The Pinwheels of Brooklyn

 John Hill
11. 七月 2017
All photographs by John Hill/World-Architects
In celebration of Prospect Park's 150th anniversary, the famous Brooklyn park's Rose Garden has been taken over by 7,000 yellow pinwheels per a design by Reddymade Architecture and Design with AREA4.
Although at first glance The Connective Project, as the temporary installation is called, seems frivolous, it draws attention to a forgotten part of the park and taps into its history. When designed by Frederick Law Olmsted and Calvert Vaux in the 1860s, what became the Rose Garden was actually intended as a children's playground, complete with a horse-driven carousel. Instead, around 1885 the area was planted with roses, organized about three pools with goldfish and lilies. In 1969, long after the roses were gone, the city installed fountains in the pools, but those promptly broke and have never been fixed. So although it's called the Rose Garden, the area is merely a series of three dry pools surrounded by grass and trees.

Enter The Connective Project, which was conceived and developed by AREA4 and designed by Suchi Reddy of Reddymade Architecture and Design. The 7,000 yellow pinwheels hark back to the garden as a shortlived setting for colorful flowers. Although the pinwheels all look the same, they come in different sizes and many have been crafted either by artists (per an open call with HLK Art Group) or by children who drew on them on-site. The result is thousands of variations on a theme – just like real flowers.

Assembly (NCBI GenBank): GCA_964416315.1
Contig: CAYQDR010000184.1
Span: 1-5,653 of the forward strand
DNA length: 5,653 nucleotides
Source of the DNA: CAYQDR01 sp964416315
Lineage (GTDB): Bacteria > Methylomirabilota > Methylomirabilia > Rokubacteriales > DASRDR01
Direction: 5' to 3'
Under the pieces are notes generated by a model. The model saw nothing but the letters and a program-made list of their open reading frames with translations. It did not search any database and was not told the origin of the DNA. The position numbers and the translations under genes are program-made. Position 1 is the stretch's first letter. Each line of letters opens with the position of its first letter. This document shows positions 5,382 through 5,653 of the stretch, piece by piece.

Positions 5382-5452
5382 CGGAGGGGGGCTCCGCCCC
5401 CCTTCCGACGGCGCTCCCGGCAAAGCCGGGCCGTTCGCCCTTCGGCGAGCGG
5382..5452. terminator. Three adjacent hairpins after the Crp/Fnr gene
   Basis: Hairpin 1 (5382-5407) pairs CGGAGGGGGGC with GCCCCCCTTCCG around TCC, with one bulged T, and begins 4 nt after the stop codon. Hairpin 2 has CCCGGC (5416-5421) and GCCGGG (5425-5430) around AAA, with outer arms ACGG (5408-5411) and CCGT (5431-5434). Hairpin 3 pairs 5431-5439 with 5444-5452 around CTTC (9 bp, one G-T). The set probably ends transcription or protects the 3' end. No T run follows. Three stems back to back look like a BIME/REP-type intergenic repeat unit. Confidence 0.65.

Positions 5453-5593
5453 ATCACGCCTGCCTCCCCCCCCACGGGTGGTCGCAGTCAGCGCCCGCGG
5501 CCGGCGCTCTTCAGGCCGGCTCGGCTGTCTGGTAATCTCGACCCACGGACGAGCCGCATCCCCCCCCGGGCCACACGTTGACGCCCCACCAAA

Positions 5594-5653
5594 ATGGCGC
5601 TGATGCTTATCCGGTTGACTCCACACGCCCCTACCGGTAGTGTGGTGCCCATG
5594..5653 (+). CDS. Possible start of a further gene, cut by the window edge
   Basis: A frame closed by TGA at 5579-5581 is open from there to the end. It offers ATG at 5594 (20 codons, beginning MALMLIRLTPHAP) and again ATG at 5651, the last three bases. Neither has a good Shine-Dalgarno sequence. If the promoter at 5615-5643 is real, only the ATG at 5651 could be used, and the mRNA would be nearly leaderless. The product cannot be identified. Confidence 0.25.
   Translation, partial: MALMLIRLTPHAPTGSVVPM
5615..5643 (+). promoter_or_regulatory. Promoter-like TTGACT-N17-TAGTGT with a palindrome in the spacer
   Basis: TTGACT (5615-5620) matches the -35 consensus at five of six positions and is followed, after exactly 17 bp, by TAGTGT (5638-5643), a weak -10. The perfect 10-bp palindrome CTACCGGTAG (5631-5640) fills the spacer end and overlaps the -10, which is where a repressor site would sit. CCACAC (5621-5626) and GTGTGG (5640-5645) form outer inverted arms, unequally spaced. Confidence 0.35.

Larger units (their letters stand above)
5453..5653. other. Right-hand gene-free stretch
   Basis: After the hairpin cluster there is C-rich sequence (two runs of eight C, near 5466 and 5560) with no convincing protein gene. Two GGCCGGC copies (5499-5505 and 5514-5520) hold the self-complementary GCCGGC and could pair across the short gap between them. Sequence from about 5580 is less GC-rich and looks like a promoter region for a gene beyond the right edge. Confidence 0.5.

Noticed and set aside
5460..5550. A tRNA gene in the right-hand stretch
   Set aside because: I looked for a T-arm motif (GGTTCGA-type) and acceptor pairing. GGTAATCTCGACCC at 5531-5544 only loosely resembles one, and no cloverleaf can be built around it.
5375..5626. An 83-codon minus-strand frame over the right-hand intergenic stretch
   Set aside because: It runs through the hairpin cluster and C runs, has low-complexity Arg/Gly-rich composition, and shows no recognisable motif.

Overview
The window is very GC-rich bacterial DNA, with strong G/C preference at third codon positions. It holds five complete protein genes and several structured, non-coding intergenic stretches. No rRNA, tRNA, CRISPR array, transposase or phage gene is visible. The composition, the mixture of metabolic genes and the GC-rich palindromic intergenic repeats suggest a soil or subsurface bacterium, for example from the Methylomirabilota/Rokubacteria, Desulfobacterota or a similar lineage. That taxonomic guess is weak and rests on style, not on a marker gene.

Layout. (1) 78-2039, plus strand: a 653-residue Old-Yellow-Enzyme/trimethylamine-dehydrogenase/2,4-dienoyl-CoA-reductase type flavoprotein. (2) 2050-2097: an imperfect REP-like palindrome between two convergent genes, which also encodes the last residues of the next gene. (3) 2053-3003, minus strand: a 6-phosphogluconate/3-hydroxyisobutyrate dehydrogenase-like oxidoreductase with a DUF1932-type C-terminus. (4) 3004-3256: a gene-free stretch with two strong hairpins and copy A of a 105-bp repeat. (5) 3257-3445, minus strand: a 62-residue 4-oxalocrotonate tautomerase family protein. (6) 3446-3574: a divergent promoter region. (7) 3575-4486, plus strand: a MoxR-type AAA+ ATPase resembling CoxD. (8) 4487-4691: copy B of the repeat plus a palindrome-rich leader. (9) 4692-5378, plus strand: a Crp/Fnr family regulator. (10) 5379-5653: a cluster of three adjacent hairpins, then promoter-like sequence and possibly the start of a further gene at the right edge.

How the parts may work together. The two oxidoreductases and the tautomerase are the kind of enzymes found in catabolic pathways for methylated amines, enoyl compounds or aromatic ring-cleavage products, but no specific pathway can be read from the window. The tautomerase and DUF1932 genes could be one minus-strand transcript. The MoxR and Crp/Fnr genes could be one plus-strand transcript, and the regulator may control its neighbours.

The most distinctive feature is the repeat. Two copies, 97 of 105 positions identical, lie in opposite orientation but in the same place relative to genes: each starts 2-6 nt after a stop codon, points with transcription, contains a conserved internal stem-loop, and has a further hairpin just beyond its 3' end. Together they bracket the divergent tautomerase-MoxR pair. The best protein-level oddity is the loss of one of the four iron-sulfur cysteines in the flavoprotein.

World-Architects visited during the installation's short run (from 7 July to 17 July 2017) and snapped these pictures and a video.
Reddy put yellow steps and furniture inside the dry pools to invite people to sit and stay awhile amongst the pinwheels.
For accessibility, one of the pools was outfitted with a bridge that is level with the lip of the pool.
Looking across the installation, the pinwheels describe the shape of the three spaces oriented about the dry pools.
Over the course of the installation's 10-day tenure in the park, more and more of the pinwheels are being taken over with custom artwork.
Finally, watch the pinwheels spin in the summer breezes:



Ogrydziak/Prillinger Architects